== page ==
Japan’s New Security Policies
or the past decade, Northeast Asia has experienced dramatic changes. China’s rapid economic growth has been accompanied by an equally rapid rise in its military spending and a willingness to engage in coercive diplomacy. North Korea too has become increasingly belligerent and willing to engage in missile and nuclear proliferation. To Japan, these changes pose existential threats. For years, Japanese policymakers have been debating a range of options to deal with them. This led to changes on the margins, such as participating in missile defense with the United States. Yet the lack of political will in Tokyo and backing in Washington meant the deferment of more fundamental changes to Japan’s security policies. Today, backed by the full support of the United States to take on greater defense responsibilities and led by a premier actively advocating stronger security mechanisms (Prime Minister Shinzo Abe), Japan is poised to make important changes in its security policies. Once completed, Japan will be better able to craft its defense and foreign policies, respond to crises, and provide military assistance to its American ally—and possibly others—during armed attacks.
The first set of these changes can be roughly characterized as three non-controversial actions that are expected to be realized before the year’s end. The first is the establishment of a Japanese version of the U.S. National Security Council (NSC) with the aim to more effectively integrate Japan’s diplomatic and security policies and the accompanying decision-making structures. Japan currently has a Security Council, but it is too large and lacks authority and information. The new NSC will consist of a 4-person core (Prime Minister, Chief Cabinet Secretary, Foreign Minister, and Defense Minister) that will meet at regular intervals with larger meetings convened when circumstances necessitate. Different from the current structure, the new NSC will have a secretariat replete with officials seconded from various ministries and a National Security Advisor to head up the Secretariat. The result is a better flow of information up to the premier and an improved ability of the premier to quickly convene meetings and issue orders downward.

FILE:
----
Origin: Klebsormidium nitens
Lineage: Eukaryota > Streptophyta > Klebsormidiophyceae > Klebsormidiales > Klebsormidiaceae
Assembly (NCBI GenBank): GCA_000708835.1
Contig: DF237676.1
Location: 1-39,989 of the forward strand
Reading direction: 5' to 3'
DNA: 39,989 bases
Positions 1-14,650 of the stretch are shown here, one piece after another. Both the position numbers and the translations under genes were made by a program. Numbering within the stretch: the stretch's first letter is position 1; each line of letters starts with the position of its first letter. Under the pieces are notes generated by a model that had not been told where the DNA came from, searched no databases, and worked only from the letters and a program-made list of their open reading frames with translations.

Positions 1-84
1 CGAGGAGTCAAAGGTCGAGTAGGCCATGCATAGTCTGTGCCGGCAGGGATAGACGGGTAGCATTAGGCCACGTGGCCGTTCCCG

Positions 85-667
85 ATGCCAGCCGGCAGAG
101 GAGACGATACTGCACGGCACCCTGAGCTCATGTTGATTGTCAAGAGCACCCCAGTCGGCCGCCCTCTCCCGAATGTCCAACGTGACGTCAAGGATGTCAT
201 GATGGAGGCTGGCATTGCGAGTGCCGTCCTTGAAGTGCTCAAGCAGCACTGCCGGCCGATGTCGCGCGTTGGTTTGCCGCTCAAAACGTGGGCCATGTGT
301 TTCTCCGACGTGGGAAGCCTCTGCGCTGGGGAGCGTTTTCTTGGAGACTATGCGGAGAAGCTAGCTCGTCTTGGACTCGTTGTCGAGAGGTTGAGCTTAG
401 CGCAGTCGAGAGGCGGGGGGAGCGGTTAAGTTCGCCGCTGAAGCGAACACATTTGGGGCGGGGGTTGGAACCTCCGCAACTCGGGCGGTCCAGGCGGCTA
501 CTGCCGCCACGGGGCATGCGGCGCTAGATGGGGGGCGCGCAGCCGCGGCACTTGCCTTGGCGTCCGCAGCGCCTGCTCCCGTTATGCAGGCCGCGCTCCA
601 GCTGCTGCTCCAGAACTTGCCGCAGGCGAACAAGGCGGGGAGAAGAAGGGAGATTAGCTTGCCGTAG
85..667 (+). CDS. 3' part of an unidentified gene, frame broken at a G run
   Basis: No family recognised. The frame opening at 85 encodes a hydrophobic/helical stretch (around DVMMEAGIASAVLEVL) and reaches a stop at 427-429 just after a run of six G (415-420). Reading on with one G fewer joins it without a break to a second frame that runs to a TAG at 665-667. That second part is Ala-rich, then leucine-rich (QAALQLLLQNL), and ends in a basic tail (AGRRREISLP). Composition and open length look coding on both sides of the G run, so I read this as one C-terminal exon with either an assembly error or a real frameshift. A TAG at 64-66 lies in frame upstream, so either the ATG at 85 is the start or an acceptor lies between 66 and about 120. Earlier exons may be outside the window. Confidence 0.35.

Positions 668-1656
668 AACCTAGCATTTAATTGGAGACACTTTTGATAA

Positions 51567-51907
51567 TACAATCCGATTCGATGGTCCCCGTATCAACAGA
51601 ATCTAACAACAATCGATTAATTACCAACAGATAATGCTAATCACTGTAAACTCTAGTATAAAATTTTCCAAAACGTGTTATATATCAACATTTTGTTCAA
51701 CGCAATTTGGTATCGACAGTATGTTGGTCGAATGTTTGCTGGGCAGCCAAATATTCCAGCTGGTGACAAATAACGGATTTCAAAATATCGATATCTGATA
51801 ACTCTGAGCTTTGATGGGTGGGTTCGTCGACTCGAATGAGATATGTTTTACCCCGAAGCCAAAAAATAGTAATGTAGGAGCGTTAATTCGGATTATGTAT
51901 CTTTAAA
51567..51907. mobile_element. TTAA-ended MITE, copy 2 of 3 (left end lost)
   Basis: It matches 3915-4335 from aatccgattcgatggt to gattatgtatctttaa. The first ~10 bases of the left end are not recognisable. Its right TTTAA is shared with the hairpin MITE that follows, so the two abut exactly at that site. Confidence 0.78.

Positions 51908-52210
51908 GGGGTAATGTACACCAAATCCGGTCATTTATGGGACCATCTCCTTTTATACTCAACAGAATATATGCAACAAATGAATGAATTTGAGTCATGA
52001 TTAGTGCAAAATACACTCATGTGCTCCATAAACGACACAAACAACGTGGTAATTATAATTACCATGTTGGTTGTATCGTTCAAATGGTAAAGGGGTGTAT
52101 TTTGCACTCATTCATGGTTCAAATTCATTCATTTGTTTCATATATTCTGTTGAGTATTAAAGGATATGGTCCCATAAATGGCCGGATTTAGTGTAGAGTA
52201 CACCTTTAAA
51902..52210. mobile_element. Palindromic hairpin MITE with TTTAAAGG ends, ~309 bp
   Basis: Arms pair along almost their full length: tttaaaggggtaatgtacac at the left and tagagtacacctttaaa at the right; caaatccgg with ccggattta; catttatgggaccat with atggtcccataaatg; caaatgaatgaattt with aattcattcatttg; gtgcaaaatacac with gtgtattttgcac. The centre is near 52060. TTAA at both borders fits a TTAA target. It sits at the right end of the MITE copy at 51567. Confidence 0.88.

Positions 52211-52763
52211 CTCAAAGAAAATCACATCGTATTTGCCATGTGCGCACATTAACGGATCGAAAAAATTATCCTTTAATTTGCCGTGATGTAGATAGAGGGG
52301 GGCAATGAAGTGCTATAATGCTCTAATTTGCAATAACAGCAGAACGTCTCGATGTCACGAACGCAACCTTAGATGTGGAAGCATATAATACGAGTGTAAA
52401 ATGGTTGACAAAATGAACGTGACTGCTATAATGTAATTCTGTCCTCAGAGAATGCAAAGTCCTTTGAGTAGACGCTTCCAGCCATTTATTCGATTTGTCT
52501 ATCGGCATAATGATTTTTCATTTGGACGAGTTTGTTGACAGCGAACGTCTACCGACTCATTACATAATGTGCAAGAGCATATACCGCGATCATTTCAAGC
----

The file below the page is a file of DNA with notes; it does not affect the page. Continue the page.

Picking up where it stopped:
In addition to establishing the NSC, Japan is also finalizing two documents. One is a National Security Strategy (NSS) which outlines Japan’s vital interests around the globe and what policies it intends to take to meet those interests. This NSS will cover not only defense, but also other fields such as the economy, energy, resources and information technology. The document is groundbreaking given that it will be Japan’s first. The other is a revision of the existing National Defense Program Guidelines (NDPG), which sets out Japan’s defense posture for the next decade (accompanied by a Mid-Term Defense Program which covers the necessary defense equipment to meet this posture for the next five years). A revision of the 2010 NDPG, the new document is expected to outline an expansion of Self-Defense Forces’ (SDF) manpower and equipment. Of particular note is the creation of a Japanese version of the U.S. Marines to be established as early as fiscal 2015. Beyond this, the focus is expected to be on strengthening Japan’s ability to protect its southwestern island chain. Possibly because both documents are simply the current administration’s views and mid to longer-term objectives, neither has generated much opposition.